The term “DevOps” has been around for well over a decade, but there’s still quite a lot of misunderstanding about what DevOps is exactly, who can implement it, and how. In simple terms, DevOps is a methodology that merges two different disciplines: development and operations. In a traditional system, software development is begun by developers and then handed off when deployed to operators – often a company’s IT team. This separation of processes can cause miscommunication, bottlenecks, and unforeseen issues that cost money and delay software release.
In the DevOps methodology, developers and operators work together throughout the process, and software is continuously tested and deployed in production-like settings so that issues can be understood and corrected early. The more integration, testing, and deploying that can be done, the better off the product will be. And in order to implement continuous integration, testing, and deployment, automation is essential.
But what companies, exactly, should be using DevOps? And who is responsible for the development and operation? Below are 5 common myths about DevOps, debunked.
There is a huge misconception that DevOps can only be successfully implemented by companies with deep pockets and near-limitless resources – tech “Unicorns” like Google, Facebook, and Netflix. That isn’t true at all – DevOps can be implemented in both large and small companies – it can even be implemented by a team of one. A team of one engineer can begin by automating the product build, tests, and deployment – and voila! You’re now using the DevOps methodology.
Anyone can learn and implement DevOps methodology and concepts. There are even non-product teams, like marketing or business development, who use DevOps concepts to help streamline and test processes.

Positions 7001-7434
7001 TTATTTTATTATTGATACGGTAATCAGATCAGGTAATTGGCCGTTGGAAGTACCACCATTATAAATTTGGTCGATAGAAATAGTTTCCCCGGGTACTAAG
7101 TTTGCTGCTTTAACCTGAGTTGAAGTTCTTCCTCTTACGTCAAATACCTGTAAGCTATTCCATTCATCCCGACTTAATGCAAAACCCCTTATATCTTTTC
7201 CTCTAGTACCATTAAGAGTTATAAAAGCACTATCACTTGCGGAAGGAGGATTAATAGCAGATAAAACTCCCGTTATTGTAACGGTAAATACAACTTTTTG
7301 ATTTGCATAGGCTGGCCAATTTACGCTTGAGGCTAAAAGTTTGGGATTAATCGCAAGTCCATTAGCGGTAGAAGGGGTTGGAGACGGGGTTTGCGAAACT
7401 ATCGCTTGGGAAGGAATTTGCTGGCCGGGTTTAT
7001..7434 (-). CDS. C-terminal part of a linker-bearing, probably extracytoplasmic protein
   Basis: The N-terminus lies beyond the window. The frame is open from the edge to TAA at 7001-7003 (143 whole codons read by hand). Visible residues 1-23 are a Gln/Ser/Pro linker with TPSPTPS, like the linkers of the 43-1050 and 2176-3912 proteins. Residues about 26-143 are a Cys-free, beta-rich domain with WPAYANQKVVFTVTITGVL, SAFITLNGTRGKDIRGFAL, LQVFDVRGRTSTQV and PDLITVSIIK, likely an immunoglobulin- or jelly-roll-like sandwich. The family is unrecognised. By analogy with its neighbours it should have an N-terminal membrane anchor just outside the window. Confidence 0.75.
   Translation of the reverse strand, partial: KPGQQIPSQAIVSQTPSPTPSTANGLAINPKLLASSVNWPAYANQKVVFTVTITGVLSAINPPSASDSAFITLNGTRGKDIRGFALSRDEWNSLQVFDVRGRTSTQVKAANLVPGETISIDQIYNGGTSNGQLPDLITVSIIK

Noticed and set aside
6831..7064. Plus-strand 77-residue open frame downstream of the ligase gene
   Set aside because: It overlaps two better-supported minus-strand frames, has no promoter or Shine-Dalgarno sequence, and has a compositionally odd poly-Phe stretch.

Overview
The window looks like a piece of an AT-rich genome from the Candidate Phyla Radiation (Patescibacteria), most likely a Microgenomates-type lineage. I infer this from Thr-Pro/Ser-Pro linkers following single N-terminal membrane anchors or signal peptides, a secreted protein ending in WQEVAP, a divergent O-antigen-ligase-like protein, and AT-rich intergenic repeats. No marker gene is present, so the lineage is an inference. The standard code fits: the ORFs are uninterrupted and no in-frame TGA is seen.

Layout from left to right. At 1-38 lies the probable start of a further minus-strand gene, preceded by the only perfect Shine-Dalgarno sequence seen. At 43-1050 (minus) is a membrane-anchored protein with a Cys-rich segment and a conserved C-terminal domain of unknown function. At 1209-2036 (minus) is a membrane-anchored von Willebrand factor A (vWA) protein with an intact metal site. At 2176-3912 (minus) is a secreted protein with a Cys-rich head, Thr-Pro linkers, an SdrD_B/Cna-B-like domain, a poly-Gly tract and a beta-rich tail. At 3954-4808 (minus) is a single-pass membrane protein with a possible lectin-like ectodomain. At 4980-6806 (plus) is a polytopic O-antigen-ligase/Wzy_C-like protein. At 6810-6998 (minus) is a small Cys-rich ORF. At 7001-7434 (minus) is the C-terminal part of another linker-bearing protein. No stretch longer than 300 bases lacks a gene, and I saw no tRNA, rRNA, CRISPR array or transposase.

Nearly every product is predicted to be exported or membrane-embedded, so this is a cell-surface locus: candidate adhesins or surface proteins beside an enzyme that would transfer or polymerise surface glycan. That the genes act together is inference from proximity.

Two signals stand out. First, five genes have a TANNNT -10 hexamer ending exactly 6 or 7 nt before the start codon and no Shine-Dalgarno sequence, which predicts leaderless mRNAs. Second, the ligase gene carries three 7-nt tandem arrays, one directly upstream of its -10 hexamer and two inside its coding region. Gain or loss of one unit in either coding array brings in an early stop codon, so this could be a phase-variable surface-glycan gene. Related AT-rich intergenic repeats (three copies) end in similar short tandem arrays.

Within a product team, an engineer, developer, or IT person might have DevOps responsibilities without being only a DevOps engineer. And you can hire a DevOps engineer to teach the necessary concepts and methodology to in-house team members. Those in-house team members can then continue the process and maintain the product on their own.
DevOps is not a one-and-done concept. After initial implementation, a DevOps product pipeline (the process in which the product is continually tested and developed) must be serviced and maintained. DevOps engineers often call this process “babysitting.”
It’s true that DevOps works really well in Agile environments, but your company doesn’t have to be an Agile company to use the methodology. It can be applied to waterfall and hybrid development models, including the Scrumfall (Waterfall + Scrum) model.
You can apply DevOps testing and implementation even to the process itself. Actually, DevOps engineers will often test the automated testing framework and then use the framework to test the application itself.